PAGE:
Heeling Friends animal therapy program celebrates 20 years serving Steamboat
February 5, 2018
STEAMBOAT SPRINGS — Barbara Clark still remembers the days she took her dogs or cat into the hospital rooms at the UCHealth Yampa Valley Medical Center in Steamboat Springs and was able to change somebody’s day for the better.
There was the time when she visited a man in the cancer center, and she watched as he petted the dog’s fur and started crying.
"That's been some of my most rewarding experiences when I see that happen," Clark said. “He started petting my dog, and she is looking back at him, and then he started crying. It was a catharsis to him, and yes, there were a few sad moments in there as he worked through his emotions, but we were smiling and laughing at the end. He connected with that dog, and then connected me with me a little bit, and that made things better."
But the little rewards, the ones you don't necessarily see, also touched Clark.
"When I had my therapy cat, I was in the room and had a nice visit with a man who was being cared for," Clark said.
As she was leaving at the end of the visit, Clark said the man's daughter stopped her just outside the room to thank her.
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"She said, ‘You know that is the first time my dad has smiled in three days,’" Clark said. "It makes you realize that you are helping that person deal with whatever they are going through at that moment. Those are the kinds of rewards that keep me coming back."
Heeling Friends has been making visits like that in Steamboat Springs for 20 years. The program was started in 1998 by Valerie Appel, a retired emergency room nurse, with just three teams.
"I think she just saw a need, a spot, a hole. She saw a space for a pet therapy program in Steamboat,” said Lynette Weaver, who is still involved with the program today and served as its director from 2000-2013. “She took it upon herself to research, find out what would be involved, meet with the officials of the hospital and then drew up a business plan. It was literally a year in the making."
Weaver said hospital officials, including Margaret Sabin, the former CEO of Routt Memorial Hospital, Karl Gills, longtime chief operating officer at Yampa Valley Medical Center and his successor Frank May, have all been supportive of the program over the years.
She said Heeling Friends has always followed strict standards set forth by the hospital and also those set forth by First Delta Society Pet Partners program and more recently, the Intermountain Therapy Animals. The programs set the standards that the local program operates under.
Clark has been with the program since 2004 and has just recently stepped into the directors position. The all-volunteer organization provides animal-assisted therapy services for UCHealth Yampa Valley Medial Center as well as the extended care center, residential centers for people with disabilities or developmental delays and treatment centers like the Foundry.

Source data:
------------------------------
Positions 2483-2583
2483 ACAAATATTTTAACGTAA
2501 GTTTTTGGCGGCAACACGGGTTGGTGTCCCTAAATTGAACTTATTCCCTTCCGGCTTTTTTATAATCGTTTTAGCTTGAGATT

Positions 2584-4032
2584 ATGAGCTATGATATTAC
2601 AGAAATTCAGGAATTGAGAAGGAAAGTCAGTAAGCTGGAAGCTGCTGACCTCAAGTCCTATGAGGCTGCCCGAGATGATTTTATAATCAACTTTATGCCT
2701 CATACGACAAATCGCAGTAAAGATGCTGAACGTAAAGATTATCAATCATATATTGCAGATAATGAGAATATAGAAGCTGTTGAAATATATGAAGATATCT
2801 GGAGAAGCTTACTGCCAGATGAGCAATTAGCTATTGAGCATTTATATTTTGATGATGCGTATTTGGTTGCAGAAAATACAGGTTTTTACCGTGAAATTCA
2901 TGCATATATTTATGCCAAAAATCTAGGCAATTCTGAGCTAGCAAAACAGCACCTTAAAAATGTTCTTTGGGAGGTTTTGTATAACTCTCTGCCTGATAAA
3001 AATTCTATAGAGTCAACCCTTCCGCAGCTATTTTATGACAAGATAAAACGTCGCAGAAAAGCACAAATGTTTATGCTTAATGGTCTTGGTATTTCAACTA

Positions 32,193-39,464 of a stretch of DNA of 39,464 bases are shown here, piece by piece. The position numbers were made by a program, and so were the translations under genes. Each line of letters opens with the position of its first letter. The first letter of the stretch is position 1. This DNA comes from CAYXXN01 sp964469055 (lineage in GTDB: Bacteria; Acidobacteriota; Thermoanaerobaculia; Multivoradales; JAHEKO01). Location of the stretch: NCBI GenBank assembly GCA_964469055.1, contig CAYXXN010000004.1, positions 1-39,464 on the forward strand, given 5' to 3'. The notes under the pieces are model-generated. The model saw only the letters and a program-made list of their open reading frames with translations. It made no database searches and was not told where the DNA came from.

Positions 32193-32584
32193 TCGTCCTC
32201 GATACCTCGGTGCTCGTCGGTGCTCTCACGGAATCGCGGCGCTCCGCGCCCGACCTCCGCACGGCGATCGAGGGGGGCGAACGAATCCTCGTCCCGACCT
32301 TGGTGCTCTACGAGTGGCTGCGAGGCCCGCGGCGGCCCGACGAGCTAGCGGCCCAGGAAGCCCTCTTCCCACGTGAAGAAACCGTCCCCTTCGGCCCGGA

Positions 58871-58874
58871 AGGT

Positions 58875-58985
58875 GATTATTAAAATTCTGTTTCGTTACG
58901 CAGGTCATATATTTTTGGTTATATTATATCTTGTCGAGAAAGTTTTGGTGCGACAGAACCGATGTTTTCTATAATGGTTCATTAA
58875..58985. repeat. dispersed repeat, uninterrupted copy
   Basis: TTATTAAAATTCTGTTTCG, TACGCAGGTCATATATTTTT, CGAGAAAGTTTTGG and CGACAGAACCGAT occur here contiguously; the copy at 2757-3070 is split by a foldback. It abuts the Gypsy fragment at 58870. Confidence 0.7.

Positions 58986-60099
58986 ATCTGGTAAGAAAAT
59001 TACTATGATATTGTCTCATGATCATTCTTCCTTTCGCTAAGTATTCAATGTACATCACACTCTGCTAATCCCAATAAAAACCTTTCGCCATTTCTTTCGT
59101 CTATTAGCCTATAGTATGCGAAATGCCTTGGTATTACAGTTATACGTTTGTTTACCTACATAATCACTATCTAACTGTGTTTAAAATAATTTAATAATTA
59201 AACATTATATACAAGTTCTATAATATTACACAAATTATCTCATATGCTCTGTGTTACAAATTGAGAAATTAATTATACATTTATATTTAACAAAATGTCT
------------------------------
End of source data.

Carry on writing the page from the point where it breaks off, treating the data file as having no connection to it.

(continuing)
"We have gone from the concept of its good to have therapy animals at the hospital to how can we be the best animal therapy program for our community," Clark said. "We are constantly striving to becoming the most professional organization that we can be."
But at its heart, Heeling Friends is really about helping out the community where ever and whenever possible.
The group’s numbers topped out in 2012 when it recorded over 1,000 hours visited at the hospital. In 2017, the group visited the hospital 214 days for a total of 256 hours.
Because of the drop in volunteer hours, Heeling Friends, which currently has 29 teams, is hoping to increase those numbers with a recruiting drive. While not every animal has what it takes to be a service dog or cat, Clark is confident that the group can find a lot more animals in Steamboat that want to connect with people.
"This whole year is the year of the dog and our 20th anniversary," Clark said. "Our goal is to bring awareness of what therapy animal teams do and what more we need. We want to have a team in the hospital every day and a full program at the elementary school, but we need more teams to get there."
From 2013 to 2014, Clark estimates that the Heeling Friends program peaked at nearly 45 teams. The program is still very active at the hospital, but the drop has forced the organization to drop its R.E.A.D program where a team — dog and handler — were teamed up with a child as part of a reading program at the elementary schools and library in Steamboat Springs.
Georgiana Stetter, who handles administrative work for Heeling Friends, said people should not expect a big party for the organization's anniversary.
"We want to make it more of a celebration of awareness," Stetter said. "We want to let the public know in Routt County that we have been here for 20 years. These are the numbers, this is what we do now and this is what we want to do in the future."